But this crime did not go unnoticed – Dermot MacGiolla Phadraig, a Na Fianna Éireann training officer, was passing by the area at the time on Saturday 7th October 1922 and witnessed the executions and a Charles Byrne, an undercover man for the IRA in Oriel House, was also passing by and actually spoke to one of the Free State gunmen, Charlie Dalton and, in November 1922, an inquest was held at which the prosecution demanded that a verdict of murder be brought against Charlie Dalton but, apparently, the jury were ‘reminded’ by the State that they were living in ‘exceptional times’ and, following that and possibly other ‘reminders’, the jury declined to entertain the prosecution. In an effort to suggest that ‘justice will be done’, Dalton was then ‘arrested’ by his colleagues in the CID but was never charged with an offence related to the ‘Quarrie Killings’. Incidentally, Nick Tobin, one of the Free State ‘Quarrie Gunmen’, was in charge of a Free State raiding party later on that same month (October 1922) when they went to kill more Republicans who, they were told, were operating an IRA bomb-making factory from house number 8 in Gardiner Place, in Dublin city centre: Nick never made it back to his Free State base that day, having been shot dead by ‘accident’ by his own colleagues.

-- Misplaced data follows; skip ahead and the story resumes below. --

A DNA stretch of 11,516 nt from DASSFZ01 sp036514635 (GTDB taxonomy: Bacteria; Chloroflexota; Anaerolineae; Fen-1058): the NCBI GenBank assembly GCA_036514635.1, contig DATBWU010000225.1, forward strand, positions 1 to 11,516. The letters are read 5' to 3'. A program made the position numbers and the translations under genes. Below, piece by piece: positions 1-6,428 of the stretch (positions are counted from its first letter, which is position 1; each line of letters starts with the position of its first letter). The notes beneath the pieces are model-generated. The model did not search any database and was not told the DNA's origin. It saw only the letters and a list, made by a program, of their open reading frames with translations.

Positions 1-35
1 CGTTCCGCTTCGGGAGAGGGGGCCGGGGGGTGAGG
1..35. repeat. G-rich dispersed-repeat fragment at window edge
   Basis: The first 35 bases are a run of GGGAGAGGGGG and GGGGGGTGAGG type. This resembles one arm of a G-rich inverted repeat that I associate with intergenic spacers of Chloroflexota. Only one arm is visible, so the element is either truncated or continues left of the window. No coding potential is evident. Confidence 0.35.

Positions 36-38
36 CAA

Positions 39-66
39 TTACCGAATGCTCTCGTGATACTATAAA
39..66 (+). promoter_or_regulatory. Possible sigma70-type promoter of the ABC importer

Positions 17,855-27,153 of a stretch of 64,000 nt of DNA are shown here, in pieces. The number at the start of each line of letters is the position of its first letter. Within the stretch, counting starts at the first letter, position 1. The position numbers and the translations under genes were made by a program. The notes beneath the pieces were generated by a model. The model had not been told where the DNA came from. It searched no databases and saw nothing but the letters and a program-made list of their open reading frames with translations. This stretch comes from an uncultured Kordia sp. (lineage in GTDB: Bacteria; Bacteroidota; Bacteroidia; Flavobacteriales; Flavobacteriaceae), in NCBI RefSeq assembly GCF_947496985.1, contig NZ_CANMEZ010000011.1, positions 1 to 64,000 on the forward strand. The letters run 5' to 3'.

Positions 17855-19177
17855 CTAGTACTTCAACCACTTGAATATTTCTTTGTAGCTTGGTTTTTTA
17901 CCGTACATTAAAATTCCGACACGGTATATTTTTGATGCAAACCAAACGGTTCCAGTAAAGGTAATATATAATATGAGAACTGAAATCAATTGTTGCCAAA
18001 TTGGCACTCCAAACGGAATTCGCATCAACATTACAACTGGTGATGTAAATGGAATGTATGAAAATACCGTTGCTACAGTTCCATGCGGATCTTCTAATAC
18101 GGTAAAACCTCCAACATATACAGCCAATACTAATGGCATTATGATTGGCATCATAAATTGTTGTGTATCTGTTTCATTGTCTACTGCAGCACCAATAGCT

The Na Fianna Éireann organisation is still active to this day and, as in 1922, continues to support the republican position : Na Fianna Éireann (literally ‘Warriors of Ireland’) has had several subtitles in its history ; Irish National Youth Movement, Irish Republican Youth Movement, Irish Republican Scouts etc but its central ethos has never changed. It has always had the object of educating the youth of Ireland in national ideas and re-establishing the independence of the nation. The goal of the organisation on its foundation in 1909 was “…to re-establish the independence of Ireland by means of training the youth of Ireland to fight Ireland’s fight when they are older and the day comes…”. Members are trained in scouting skills and parade drill and receive education regarding republicanism and Irish history and heritage. In short, the NFÉ organisation instills a sense of pride, worth and value into those who join – worthy character traits which they carry with them into adulthood, and they will continue to do so, regardless of how many ‘Charlie Dalton’-types try to ‘persuade’ them otherwise.